9. time2

    time2 Member

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    If you are currently in college, one question I would expect you to be asked during the MOC interviews is why you didn't apply when in h.s.? Did you just learn about the academy (you didn't say which one(s)) you are applying to, or did you get turned down the first time you applied? Makes a difference in your approach going forward.

    As others have mentioned, some MOC don't award principal NOM's and I think it would be HUGE mistake during your interview to say your 'goal' is get the principal NOM. That could make you appear aloof and self-centered when that is exactly how you don't want to come off during those interviews.

    I would first focus on your application and making your resume the best it can be. Then go from there as you follow the process.
     
  10. MedB

    MedB Parent

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    The advice above about doing your best in every area seems spot-on.

    The only thing I can add from my DS's experiences, is that the nominating committee's and MOCs themselves he dealt with at least, really seemed to want two things beyond just great candidate qualifications...

    1) Someone with a genuine desire to serve in the armed forces as an officer. In fact, most of the "hard" questions he fielded were around this topic. He had the sense that his years in JRROTC, and the fact that he was also applying to an alternate SA and ROTC programs helped him here.


    2) Someone who demonstrates that intangibale quality that the private sector sometimes calls gravitas and the military calls command presence. You want to be seen as "that guy" or "that girl"; the one that comes across as having it all together, regardless of your scores or accomplishments. Most of the feedback he got from the committees (and a Senator) was around how he came across to them in this arena. So consider how you conduct yourself during the interview, how thoughtful your answers are, the little things you do like making eye contact, shaking hands, thanking the comittee for their time, etc all add up.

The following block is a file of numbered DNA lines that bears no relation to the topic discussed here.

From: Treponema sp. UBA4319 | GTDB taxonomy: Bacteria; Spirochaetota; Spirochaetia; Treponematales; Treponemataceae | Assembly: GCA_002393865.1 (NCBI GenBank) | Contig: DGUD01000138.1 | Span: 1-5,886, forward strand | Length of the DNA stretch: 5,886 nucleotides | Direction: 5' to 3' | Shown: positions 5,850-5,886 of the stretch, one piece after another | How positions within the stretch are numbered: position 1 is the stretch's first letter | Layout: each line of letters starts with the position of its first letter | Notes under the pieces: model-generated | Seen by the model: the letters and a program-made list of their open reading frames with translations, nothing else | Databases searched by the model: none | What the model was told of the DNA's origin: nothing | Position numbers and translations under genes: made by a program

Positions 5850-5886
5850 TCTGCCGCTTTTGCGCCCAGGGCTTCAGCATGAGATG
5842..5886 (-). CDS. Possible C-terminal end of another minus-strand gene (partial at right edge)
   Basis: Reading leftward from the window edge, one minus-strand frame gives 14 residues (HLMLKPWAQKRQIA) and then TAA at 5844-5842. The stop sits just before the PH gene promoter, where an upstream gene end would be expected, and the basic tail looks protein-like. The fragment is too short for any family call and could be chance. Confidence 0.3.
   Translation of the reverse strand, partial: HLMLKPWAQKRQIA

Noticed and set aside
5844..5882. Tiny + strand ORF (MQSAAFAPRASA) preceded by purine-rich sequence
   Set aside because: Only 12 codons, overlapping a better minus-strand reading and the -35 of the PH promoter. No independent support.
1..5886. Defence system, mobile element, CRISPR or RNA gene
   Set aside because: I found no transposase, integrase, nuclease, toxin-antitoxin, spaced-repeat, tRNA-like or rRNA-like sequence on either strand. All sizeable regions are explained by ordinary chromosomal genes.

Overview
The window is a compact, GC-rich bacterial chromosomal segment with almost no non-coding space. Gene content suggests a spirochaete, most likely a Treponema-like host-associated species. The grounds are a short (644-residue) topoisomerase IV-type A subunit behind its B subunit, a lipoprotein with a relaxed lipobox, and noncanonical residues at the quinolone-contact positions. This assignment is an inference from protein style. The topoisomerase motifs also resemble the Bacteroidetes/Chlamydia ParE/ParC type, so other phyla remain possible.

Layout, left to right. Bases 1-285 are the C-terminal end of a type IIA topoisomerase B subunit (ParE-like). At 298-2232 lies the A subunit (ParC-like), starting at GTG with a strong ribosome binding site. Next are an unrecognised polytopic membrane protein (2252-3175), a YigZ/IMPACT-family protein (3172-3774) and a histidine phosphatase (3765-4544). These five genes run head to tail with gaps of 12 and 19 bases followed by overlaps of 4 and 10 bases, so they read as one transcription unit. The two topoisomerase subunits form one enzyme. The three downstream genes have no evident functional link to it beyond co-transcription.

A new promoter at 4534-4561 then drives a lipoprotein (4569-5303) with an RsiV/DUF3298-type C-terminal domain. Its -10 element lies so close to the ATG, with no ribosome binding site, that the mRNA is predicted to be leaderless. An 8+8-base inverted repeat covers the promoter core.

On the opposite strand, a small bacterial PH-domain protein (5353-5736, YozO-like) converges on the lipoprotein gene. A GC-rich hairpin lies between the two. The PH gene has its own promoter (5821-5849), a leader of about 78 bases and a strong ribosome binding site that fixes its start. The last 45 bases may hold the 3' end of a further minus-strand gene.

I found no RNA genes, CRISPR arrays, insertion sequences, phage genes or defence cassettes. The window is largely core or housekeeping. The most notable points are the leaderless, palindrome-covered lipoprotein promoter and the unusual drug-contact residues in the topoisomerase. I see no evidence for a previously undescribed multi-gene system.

So you should most certainly follow the advice of the experts on this forum. But after doing all the right things and trying to be your best everywhere you can, perhaps the two thoughts above might only add to your chances.

    Good luck and thank you for your desire to serve.
     
    Last edited: Apr 9, 2013
  11. usna1985

    usna1985 USNA Alumnus

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    For the OP -- you can't get a principal nomination. The MOC for VA11 does not use the principal nominee system and, to my knowledge, neither do the VA Senators. Any could change their approach for next year but it is unlikely they will do so.

    That said, it is not uncommon for quite a few of the 10 nominees to be offered appointments; however, the decision as to which one(s) to select is up to the SA.
     
  12. steelwhale

    steelwhale New Member

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    Can you please explain what a principal nomination actually means? We are just starting into the process? Our congressman offers a "star" nomination, which I am assuming is the same thing, but we don't know anything more than that.
     
  13. usna1985

    usna1985 USNA Alumnus

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    I hope to post a sticky on this in the next month. A principal nomination means that, if the candidate is scholastically, medically and CFA qualified, the SA MUST offer him/her an appointment -- even if it considers others on the slate to be "more qualified."